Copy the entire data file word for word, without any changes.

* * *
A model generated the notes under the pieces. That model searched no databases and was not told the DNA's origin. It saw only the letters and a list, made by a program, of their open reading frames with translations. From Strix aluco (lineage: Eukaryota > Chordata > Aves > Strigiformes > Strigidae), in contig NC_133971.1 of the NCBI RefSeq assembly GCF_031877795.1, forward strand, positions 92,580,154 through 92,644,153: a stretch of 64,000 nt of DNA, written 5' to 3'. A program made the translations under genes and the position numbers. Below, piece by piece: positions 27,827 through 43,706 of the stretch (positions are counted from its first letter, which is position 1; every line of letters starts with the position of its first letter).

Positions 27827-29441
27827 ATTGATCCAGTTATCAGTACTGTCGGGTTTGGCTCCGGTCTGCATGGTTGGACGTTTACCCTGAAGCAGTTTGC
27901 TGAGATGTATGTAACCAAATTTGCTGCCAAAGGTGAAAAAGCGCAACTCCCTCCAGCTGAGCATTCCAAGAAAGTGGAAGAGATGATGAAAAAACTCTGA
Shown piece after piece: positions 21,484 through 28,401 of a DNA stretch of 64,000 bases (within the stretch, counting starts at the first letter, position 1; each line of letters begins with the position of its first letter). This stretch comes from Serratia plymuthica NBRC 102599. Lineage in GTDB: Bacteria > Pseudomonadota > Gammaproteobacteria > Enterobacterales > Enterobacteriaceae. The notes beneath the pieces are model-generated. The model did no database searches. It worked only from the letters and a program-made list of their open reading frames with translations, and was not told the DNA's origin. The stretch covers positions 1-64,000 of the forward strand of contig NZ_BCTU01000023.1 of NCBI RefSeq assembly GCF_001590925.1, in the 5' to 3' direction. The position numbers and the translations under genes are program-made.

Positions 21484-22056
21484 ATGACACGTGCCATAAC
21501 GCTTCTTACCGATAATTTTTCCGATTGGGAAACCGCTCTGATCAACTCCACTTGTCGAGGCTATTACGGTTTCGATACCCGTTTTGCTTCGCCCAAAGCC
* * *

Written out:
A model generated the notes under the pieces. That model searched no databases and was not told the DNA's origin. It saw only the letters and a list, made by a program, of their open reading frames with translations. From Strix aluco (lineage: Eukaryota > Chordata > Aves > Strigiformes > Strigidae), in contig NC_133971.1 of the NCBI RefSeq assembly GCF_031877795.1, forward strand, positions 92,580,154 through 92,644,153: a stretch of 64,000 nt of DNA, written 5' to 3'. A program made the translations under genes and the position numbers. Below, piece by piece: positions 27,827 through 43,706 of the stretch (positions are counted from its first letter, which is position 1; every line of letters starts with the position of its first letter).

Positions 27827-29441
27827 ATTGATCCAGTTATCAGTACTGTCGGGTTTGGCTCCGGTCTGCATGGTTGGACGTTTACCCTGAAGCAGTTTGC
27901 TGAGATGTATGTAACCAAATTTGCTGCCAAAGGTGAAAAAGCGCAACTCCCTCCAGCTGAGCATTCCAAGAAAGTGGAAGAGATGATGAAAAAACTCTGA
Shown piece after piece: positions 21,484 through 28,401 of a DNA stretch of 64,000 bases (within the stretch, counting starts at the first letter, position 1; each line of letters begins with the position of its first letter). This stretch comes from Serratia plymuthica NBRC 102599. Lineage in GTDB: Bacteria > Pseudomonadota > Gammaproteobacteria > Enterobacterales > Enterobacteriaceae. The notes beneath the pieces are model-generated. The model did no database searches. It worked only from the letters and a program-made list of their open reading frames with translations, and was not told the DNA's origin. The stretch covers positions 1-64,000 of the forward strand of contig NZ_BCTU01000023.1 of NCBI RefSeq assembly GCF_001590925.1, in the 5' to 3' direction. The position numbers and the translations under genes are program-made.

Positions 21484-22056
21484 ATGACACGTGCCATAAC
21501 GCTTCTTACCGATAATTTTTCCGATTGGGAAACCGCTCTGATCAACTCCACTTGTCGAGGCTATTACGGTTTCGATACCCGTTTTGCTTCGCCCAAAGCC